A Colorado judge on Wednesday denied a stay of his ruling allowing Boulder County to continue issuing marriage licenses to gay and lesbian couples.

“In actuality, the State is asking this Court to reconsider its July 10, 2014 ruling and block Clerk Hall from issuing same sex marriage licenses,” District Court Judge Andrew Harman said in his ruling.

Harman said he was denying the request because the state “has offered no actual support in favor of reconsideration, more cases have found same sex marriage bans unconstitutional since the Court issued its ruling and the State [has] not met its burden to obtain a stay pending appeal under established Colorado law.”

Boulder County Clerk Hillary Hall began issuing the licenses after the Tenth Circuit Court of Appeals in Denver upheld a lower court's ruling striking down Utah's constitutional amendment limiting marriage to heterosexual unions.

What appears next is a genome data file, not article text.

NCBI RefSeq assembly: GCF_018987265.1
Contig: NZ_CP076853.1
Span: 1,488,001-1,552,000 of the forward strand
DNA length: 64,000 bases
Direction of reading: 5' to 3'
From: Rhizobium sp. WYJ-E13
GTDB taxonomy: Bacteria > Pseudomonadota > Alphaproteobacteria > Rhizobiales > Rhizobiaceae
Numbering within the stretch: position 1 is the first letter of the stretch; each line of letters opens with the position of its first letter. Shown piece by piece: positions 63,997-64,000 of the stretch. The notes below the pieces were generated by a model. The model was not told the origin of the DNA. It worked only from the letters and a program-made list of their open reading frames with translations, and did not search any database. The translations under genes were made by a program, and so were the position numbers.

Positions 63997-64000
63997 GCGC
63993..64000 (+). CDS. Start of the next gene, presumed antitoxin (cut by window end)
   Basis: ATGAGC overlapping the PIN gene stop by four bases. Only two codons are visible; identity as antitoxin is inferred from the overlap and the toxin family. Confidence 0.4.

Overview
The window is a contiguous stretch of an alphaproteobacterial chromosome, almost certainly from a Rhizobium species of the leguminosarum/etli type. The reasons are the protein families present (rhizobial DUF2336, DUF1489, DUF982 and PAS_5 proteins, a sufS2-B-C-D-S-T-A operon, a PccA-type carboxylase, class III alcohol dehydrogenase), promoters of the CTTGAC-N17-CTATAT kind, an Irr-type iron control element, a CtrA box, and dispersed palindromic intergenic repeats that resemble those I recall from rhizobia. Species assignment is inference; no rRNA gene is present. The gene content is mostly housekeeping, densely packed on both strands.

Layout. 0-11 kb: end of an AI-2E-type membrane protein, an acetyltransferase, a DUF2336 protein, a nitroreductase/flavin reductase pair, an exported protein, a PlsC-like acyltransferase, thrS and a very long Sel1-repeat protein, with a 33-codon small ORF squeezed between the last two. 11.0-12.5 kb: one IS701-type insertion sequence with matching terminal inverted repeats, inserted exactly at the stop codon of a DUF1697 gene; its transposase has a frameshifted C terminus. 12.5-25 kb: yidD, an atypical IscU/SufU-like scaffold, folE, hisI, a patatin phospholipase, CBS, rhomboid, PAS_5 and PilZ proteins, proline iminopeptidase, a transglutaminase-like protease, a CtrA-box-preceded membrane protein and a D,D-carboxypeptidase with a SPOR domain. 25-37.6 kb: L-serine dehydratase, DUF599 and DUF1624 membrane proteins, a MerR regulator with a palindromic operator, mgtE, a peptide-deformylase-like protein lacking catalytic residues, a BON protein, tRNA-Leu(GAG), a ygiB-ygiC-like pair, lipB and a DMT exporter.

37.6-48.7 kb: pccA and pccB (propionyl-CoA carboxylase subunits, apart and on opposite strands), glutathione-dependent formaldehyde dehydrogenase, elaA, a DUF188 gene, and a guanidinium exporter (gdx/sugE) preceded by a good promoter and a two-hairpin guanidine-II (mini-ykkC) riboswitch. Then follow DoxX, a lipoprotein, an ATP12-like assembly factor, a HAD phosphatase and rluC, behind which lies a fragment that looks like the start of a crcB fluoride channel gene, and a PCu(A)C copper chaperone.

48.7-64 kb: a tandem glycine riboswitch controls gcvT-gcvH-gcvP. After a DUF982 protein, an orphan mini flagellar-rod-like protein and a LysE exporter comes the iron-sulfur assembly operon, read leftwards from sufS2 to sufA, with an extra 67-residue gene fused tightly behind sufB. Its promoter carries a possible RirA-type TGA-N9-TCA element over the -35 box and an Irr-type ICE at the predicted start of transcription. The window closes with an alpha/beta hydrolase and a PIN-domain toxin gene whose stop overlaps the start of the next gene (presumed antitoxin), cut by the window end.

The Tenth Circuit's jurisdiction includes Colorado, and Hall cited the ruling in explaining her actions.

Colorado Attorney General John Suthers warned Hall she was violating the law and sued her after she refused to stop issuing the licenses.

While Harman has refused to order Hall to stop – even temporarily – he's warned that the validity of the licenses remains in question.

Two additional counties followed Hall's lead but have since stopped issuing such licenses.

(Related: Colorado county reluctantly stops issuing marriage licenses to gay couples.)

A federal judge on Wednesday is expected to hand down a ruling striking down Colorado's marriage ban.

(Related: Federal judge says he's likely to invalidate Colorado's gay marriage ban.)

(Brief provided by Equality Case Files.)